The world would be very different if Charles Darwin had gone down on his knees and embraced the Bible as the Word of God.

During his time at Cambridge, the interests of Charles Darwin centered more on botany and beetles than theology. For some reason he began an extensive collection of beetles. While his studies were continuing, a letter arrived inviting him to go on an ocean voyage. He could study abroad. The idea intrigued young Darwin, and so preparations were made to be part of the Voyage of the HMS Beagle. The voyage lasted from December 27, 1831 unto October 2, 1836, which means from age 22 to age 28 Charles Darwin was at sea.

The purpose of the voyage was to conduct surveys along the coasts of South Africa. England had a lot of seagoing commerce, and needed to find good sea routs to travel. Maps were needed of the shorelines, the deeps of the coast, the currents and tides, and the reefs. The ship was commanded by Captain Robert FitzRoy, who had a social problem. He was going to be commanding a lot of sailors who were viewed as commoners. Therefore, the Captain needed someone his social equal to have fellowship with. Charles Darwin was to join the expedition as a gentleman companion for the captain. For the most part, the Captain and Gentleman Darwin got along well, except in the area of theology. The Captain was a Creationist, while Darwin’s views were beginning to crystalize in a different direction

In later years, after Darwin published Origin of Species on November 24, 1859, Captain FitzRoy wrote to him. “He was afterwards very indignant with me for having published so unorthodox a book (for he became very religious) as the Origin of Species. (ibid. p. 64) Julius Carus, a biologist who knew Charles Darwin, wrote, “I shall never forget that meeting of the combined sections of the British Association when at Oxford 1860, where Admiral FitzRoy expressed his sorrows for having given you the opportunity of collecting facts for such a shocking theory as yours.” (Janet Browne, Charles Darwin: The Power of Place. P. 123).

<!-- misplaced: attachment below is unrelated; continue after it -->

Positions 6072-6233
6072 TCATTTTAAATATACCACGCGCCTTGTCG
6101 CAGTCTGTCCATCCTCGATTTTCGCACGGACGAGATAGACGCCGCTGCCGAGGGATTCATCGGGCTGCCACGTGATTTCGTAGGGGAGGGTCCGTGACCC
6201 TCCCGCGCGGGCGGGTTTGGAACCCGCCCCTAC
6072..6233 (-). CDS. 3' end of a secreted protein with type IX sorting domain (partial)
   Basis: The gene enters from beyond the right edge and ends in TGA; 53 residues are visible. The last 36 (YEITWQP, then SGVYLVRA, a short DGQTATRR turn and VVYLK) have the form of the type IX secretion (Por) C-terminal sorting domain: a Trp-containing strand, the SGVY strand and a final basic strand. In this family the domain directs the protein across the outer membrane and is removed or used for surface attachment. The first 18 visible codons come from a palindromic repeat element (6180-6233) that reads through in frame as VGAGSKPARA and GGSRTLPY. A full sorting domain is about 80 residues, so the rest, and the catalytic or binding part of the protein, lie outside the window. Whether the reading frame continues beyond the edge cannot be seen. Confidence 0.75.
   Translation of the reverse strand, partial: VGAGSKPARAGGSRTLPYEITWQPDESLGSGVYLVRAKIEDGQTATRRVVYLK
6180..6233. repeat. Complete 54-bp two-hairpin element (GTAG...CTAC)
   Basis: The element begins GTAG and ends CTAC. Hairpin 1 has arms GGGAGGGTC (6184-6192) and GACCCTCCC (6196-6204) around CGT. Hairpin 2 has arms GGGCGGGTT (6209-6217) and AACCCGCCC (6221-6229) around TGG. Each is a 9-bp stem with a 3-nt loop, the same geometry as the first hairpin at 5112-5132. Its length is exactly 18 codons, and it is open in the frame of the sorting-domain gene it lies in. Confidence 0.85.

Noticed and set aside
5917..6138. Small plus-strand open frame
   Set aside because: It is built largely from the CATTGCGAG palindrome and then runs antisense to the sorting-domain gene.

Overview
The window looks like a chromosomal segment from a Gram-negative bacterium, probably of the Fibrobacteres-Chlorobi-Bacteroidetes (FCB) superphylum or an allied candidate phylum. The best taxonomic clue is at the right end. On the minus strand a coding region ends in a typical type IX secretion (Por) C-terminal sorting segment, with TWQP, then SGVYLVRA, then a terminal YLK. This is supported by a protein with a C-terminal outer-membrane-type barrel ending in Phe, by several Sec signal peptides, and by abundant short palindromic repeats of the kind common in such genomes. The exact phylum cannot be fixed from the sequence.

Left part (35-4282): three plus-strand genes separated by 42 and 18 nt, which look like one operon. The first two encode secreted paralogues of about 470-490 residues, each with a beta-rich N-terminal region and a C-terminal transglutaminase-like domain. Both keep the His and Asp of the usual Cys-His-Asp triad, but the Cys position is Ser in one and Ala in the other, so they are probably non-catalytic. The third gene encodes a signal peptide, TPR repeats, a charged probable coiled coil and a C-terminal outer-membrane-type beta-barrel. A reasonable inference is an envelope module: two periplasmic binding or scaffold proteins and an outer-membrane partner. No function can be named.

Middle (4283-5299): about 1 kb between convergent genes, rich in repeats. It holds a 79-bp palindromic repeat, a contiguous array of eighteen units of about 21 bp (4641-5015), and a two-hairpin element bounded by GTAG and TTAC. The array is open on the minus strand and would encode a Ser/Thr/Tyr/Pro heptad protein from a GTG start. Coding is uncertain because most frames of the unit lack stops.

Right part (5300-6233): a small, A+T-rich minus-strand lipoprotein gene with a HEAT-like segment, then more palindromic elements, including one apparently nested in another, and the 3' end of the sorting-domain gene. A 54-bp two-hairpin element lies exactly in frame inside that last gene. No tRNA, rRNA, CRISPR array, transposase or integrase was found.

Notice that contemporaries of Darwin called his writings about evolution a theory. A theory is not a fact, it is sheer speculation. Nothing has changed, except the arrogance of individuals to call a theory a fact.

Despite his regrets at helping Darwin collect his material, it was Captain FitzRoy who gave Darwin a copy of the book, Principles of Geology, by the Scottish geologist, Charles Lyell (November 14, 1797 – February 22, 1875). First published in three volumes in 1830-1833, Lyell tried to explain the former changes of the Earth’s surface by reference to causes currently in operation. This is the theory of Uniformitarianism, the present is the key to the past.

The problem with the thesis of Lyell’s book is that it is not provable, and it is contradictory to the Bible, which speaks about Catastrophism in the past, forming the Earth’s current surface according to Genesis 6:9-8:22. Despite not being verified by the scientific method, Uniformitarianism remains a key first principle in the abiding theory of evolution. After reading the first two volumes of Lyell’s trilogy, Darwin was enthralled with the idea of Uniformitarianism. What difference did it matter if it were true or not?